Can you work anywhere, or do you have a favourite place to hideaway and write?
My husband and I spend winter months in Florida and summers in Kentucky. In both homes, my writing space is in the guest bedroom. I use the guest bed for an "open" file cabinet, which then requires putting everything in drawers when we have guests. I need quiet to work, and prefer to have a block of several hours at one time without interruption. Who doesn’t?
Are you a plotter or a panster?
I am definitely a panster. I have a "loose" idea of where my story is going. I usually make a list of chapters and one thing that may take place in each. But I don’t always adhere to this framework. When I get the characters talking with each other, they often take their story in a different direction than I had planned. At that point, I feel more like a recorder than the author. It always works better if I get out of their way than if I try to maintain control.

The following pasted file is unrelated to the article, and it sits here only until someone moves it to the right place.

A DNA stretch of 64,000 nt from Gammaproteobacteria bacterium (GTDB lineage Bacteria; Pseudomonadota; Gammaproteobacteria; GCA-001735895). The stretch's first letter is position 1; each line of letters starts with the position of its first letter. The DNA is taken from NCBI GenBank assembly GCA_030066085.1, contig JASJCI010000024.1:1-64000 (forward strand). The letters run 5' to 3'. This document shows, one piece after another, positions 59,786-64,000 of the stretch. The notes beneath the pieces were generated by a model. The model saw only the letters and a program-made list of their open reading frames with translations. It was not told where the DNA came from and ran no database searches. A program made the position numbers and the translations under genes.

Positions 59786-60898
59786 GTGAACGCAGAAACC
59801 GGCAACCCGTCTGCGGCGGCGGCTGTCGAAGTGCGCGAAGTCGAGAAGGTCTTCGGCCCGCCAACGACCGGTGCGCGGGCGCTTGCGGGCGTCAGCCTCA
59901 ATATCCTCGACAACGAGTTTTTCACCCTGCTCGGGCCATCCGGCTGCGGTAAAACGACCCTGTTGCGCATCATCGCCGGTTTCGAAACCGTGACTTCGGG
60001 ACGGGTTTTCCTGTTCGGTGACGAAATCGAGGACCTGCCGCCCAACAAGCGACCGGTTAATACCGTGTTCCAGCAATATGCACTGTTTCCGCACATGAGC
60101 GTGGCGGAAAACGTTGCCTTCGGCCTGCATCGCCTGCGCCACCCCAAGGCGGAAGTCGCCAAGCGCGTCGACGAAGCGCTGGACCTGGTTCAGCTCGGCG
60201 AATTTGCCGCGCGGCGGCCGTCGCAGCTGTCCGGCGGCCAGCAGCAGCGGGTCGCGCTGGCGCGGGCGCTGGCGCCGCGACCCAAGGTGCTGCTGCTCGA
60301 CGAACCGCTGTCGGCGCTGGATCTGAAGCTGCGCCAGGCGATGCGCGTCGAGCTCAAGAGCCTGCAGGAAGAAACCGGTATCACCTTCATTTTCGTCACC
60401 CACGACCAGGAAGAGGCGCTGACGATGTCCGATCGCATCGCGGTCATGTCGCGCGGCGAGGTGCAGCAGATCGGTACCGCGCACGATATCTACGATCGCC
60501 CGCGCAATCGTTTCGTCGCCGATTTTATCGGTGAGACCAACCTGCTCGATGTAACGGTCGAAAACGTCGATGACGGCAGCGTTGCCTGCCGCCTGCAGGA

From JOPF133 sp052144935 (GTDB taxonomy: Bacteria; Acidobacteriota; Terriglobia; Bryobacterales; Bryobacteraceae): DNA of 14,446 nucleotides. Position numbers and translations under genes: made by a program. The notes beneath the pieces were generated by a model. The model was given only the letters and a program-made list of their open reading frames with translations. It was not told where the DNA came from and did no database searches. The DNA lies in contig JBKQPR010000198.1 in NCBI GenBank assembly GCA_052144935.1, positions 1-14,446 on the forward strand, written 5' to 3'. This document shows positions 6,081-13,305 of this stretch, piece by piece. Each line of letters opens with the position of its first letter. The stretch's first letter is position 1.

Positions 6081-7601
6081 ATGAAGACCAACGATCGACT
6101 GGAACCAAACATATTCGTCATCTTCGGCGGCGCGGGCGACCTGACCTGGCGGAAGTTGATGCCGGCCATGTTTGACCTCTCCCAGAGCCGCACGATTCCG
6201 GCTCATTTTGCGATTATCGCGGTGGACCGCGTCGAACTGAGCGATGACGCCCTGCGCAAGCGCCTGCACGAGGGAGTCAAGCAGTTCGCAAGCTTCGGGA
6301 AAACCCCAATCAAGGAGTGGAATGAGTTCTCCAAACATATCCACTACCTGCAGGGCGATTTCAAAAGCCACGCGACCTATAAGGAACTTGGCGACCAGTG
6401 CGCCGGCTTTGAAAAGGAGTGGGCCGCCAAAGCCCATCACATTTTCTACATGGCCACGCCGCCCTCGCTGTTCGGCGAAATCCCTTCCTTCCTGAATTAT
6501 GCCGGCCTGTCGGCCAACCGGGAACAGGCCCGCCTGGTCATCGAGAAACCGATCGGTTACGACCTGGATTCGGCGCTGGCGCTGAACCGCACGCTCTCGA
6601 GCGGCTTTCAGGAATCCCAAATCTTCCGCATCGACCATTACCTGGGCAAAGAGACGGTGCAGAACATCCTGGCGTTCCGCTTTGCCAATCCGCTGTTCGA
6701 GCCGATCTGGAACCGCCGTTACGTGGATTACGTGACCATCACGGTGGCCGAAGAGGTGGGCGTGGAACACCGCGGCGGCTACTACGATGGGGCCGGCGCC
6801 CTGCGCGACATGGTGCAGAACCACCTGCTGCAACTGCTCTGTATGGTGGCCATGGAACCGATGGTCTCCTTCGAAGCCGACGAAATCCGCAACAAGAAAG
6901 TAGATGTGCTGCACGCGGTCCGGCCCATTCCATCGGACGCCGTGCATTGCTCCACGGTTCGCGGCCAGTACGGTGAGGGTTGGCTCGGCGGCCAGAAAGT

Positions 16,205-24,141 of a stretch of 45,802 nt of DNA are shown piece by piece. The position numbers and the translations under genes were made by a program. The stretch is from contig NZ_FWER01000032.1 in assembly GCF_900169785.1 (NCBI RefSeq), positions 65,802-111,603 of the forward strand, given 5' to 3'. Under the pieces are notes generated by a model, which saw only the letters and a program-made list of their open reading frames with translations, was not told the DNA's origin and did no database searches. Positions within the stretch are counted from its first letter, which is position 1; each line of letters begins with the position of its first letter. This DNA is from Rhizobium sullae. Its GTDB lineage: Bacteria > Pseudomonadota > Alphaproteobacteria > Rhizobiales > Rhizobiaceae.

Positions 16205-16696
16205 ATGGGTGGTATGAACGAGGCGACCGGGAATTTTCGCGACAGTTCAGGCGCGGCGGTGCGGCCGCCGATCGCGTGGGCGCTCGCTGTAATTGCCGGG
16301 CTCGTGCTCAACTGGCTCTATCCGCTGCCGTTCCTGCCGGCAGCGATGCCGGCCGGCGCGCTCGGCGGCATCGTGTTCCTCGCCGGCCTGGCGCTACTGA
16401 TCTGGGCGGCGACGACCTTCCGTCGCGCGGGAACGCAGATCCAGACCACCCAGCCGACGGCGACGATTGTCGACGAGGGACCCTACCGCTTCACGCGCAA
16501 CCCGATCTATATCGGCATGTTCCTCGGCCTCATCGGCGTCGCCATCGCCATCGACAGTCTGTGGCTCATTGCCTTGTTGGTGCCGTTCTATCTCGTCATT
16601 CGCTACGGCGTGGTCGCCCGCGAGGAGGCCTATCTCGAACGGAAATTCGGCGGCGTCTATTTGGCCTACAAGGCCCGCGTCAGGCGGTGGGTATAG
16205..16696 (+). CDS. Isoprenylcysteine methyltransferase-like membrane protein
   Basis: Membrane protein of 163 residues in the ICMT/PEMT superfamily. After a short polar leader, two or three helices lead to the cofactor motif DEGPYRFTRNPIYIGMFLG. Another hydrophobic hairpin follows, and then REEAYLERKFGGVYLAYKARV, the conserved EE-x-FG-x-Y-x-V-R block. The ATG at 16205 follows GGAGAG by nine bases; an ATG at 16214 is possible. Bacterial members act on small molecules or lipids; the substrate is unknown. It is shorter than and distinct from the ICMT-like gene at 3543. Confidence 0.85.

Have you had rejections and if so, how did you deal with them?
I’ve had many rejections in my career. They are part of the publishing process. First form letters, then rejections with notes from the editors, then offers to take another look if I’d change this or that. Finally the moment when something is accepted. I have learned that it is true there are many reasons for rejections and it is my story, not me that is being turned down. Still, a rejection is a disappointment. But I was born under the sign of Taurus and I suffer from "dog with a bone" syndrome so I get up and attempt to break through the "wall" again. And again.
Do you use prologues or epilogues? Do you like flashbacks? How do you think they might help a novel?
Can you remember which craft tip helped you most?